The most difficult part of franglais for native English speakers is knowing how to pronounce it. Do I pronounce it as I would in English or pronounce it as if it were a French word? For example, from what I understand, the I Mac computer is pronounced, “eeee-mac” in French but Iphones and IPods are pronounced like in English (or as close as a Francophone can get). I just learned that Mickey (Mouse) is pronounced Mick-ay. French words I know how to pronounce; Franglais I don’t get sometimes.

    • French Girl in Seattle on March 27, 2013 at 6:49 am

      Love it, and what an excellent point! I know some French people who will pronounce Franglais words differently depending on the situation: Sometimes, they stress the FRENCH pronunciation; other times, they prefer the ENGLISH pronunciation (or what they assume the English pronunciation should be…) — I agree it is very confusing, and frankly, not that necessary 🙂

  29. on March 27, 2013 at 8:36 am

    This is hilarious and transcribes with so much realism our language prides and struggles. I might be an old-fashion thinker but there is nothing that irritates me more than reading “franglais” words. I think my intolerance even increased since I started to live in the US and that English has become my main language. Far be it from me to completely shield French from the use of any English words, but with moderation and accuracy!!! For instance, I disapprove the recent government’s decision of replacing “hashtag” by “mot-dièse” but I hate reading on French blogs things like “concours inside”! Thanks for sharing!Bee

    • French Girl in Seattle on March 27, 2013 at 8:44 am

      “Mot-dièse,” hein? Good one. Ma chère Bee, je suis d’accord. Un peu de Franglais, ça va. Beaucoup: Bonjour les dégâts!

  30. Carola Bartz on April 2, 2013 at 8:11 am

    Ah, I had to laugh a lot about your post. I’m a German native living in Northern California, and we often speak “Germish” or “Engman”. For the sake of our daughter (and for ourselves as well) we speak German at home, but so many English words creep into and get “Germanized”. And yes, there are so many English words used in Germany, it’s not even funny anymore. While I was in Poland, a German man who teaches Latin in high school told me that all the new and modern words are translated into Latin by the Vatican – and creations like “pillula antibabica” emerge. So if the Vatican can do it, France and Germany should as well! By the way, I really like le Ouigo!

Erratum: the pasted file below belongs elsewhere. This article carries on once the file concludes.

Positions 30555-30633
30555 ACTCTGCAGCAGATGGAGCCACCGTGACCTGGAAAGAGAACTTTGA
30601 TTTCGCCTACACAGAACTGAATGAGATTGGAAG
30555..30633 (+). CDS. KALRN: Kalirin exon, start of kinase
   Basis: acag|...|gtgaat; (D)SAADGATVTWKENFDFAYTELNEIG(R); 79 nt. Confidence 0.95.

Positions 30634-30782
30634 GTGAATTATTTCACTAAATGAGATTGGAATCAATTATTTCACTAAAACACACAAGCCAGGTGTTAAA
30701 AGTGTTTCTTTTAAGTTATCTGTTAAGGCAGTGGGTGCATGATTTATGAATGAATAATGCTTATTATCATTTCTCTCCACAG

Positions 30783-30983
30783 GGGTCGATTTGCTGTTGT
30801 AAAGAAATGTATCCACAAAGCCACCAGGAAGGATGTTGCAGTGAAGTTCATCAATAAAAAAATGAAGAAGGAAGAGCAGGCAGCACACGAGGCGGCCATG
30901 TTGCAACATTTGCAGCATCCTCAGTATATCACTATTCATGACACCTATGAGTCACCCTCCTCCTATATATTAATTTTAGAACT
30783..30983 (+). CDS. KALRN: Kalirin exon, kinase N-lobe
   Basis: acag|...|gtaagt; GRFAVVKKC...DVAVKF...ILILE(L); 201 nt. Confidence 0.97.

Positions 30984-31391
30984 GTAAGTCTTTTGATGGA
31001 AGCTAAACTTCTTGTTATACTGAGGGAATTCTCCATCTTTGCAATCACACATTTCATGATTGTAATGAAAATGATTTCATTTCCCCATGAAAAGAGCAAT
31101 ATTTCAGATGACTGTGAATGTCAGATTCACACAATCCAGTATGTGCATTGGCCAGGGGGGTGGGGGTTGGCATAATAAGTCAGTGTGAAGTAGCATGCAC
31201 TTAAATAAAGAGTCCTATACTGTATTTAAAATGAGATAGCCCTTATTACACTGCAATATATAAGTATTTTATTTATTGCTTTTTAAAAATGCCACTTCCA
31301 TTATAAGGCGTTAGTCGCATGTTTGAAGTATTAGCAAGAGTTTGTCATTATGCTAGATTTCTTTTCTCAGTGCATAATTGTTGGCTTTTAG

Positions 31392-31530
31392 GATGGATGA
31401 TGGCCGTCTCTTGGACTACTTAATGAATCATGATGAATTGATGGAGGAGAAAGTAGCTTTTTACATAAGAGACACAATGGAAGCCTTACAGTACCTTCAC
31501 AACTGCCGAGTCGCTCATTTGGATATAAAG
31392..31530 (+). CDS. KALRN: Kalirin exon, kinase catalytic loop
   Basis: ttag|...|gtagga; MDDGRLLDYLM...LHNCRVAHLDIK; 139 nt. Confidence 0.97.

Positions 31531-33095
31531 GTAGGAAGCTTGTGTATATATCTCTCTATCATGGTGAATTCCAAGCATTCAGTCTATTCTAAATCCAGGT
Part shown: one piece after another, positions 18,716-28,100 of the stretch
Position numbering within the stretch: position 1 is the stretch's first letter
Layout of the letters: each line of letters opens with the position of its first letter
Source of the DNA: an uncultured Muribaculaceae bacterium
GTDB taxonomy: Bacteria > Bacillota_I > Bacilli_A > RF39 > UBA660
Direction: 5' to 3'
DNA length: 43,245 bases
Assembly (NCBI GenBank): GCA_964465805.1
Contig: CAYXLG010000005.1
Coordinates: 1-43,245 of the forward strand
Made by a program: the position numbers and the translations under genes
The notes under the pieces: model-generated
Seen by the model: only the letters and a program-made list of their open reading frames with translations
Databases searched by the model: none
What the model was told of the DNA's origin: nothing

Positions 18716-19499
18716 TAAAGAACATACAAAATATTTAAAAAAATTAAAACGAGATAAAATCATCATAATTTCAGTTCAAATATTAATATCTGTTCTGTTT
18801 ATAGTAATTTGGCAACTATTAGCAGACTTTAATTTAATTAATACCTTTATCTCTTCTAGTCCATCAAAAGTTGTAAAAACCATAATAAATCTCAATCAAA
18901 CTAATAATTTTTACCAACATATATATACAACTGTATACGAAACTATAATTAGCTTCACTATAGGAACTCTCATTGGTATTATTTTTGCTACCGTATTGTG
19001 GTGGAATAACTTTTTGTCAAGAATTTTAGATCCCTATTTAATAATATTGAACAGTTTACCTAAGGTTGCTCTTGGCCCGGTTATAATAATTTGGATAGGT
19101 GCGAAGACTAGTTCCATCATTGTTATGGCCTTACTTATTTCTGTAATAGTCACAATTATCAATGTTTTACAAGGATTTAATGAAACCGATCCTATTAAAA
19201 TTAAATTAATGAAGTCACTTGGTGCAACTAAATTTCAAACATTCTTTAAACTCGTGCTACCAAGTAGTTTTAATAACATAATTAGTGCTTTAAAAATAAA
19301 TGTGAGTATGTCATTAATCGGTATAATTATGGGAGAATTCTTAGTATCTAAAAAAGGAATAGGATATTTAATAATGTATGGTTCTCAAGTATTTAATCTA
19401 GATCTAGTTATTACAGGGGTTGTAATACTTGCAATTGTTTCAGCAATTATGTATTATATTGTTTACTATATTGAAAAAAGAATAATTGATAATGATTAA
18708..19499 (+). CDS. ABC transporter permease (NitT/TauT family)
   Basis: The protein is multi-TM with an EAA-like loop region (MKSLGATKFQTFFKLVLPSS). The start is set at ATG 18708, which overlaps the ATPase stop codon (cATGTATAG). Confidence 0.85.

31. French = The new latin on May 25, 2013 at 2:14 pm

    I used to learn French as a child, but le franglais put me off. What is the point of learning a language that is, day by day, becoming anglicized? I gave up. Spanish is much more of a living language. It has more speakers than French and more culture. It has domains where you will never see English borrowings such as bullfighting, dance, etc.

    I learn that now. Spanglish exists, but it is nowhere near as out of control as franglais. Spanish also has rules that hispanicizes English borrowings, such as “tuitear”, to tweet. W is not really used in Spanish, so the “ui” is used to make that sound. Also, Spanish is pronounced how it is written, so the spelling of English borrowings MUST be hispanicized.

    French has gone beyond borrowings and is now reached the stage of code-switching. I definitely see the French language reaching the point where it’s 50% English.

    People say that “No, it’s because French accepts so many English words why it is a living language”. That’s like saying, if I breed the last ever living cat with the last ever living dog, to make a cog, the feline specie lives on. Nope. It’s bastardized and ruined.

    If I can fin de semana in Spanish, weekend in English, but “le weekend” in French, guess which language is LACKING?

    I’d advise no one to EVER learn French. It’s a waste of time. French people have given up, so why should we bother to learn their dying language?

    • French Girl in Seattle on May 26, 2013 at 5:33 pm

      Well, as the French say, “C’est votre opinion et vous la partagez…” And just so you may understand, voilà the Spanish version (I am assuming you are fluent…) “Es su opinión y compartirla.” You make a few valid points about the influence of English in the French language. As for the rest of this long message, you just sound very… angry. Did your French girlfriend/boyfriend just leave you? 🙂 A bientôt… or not…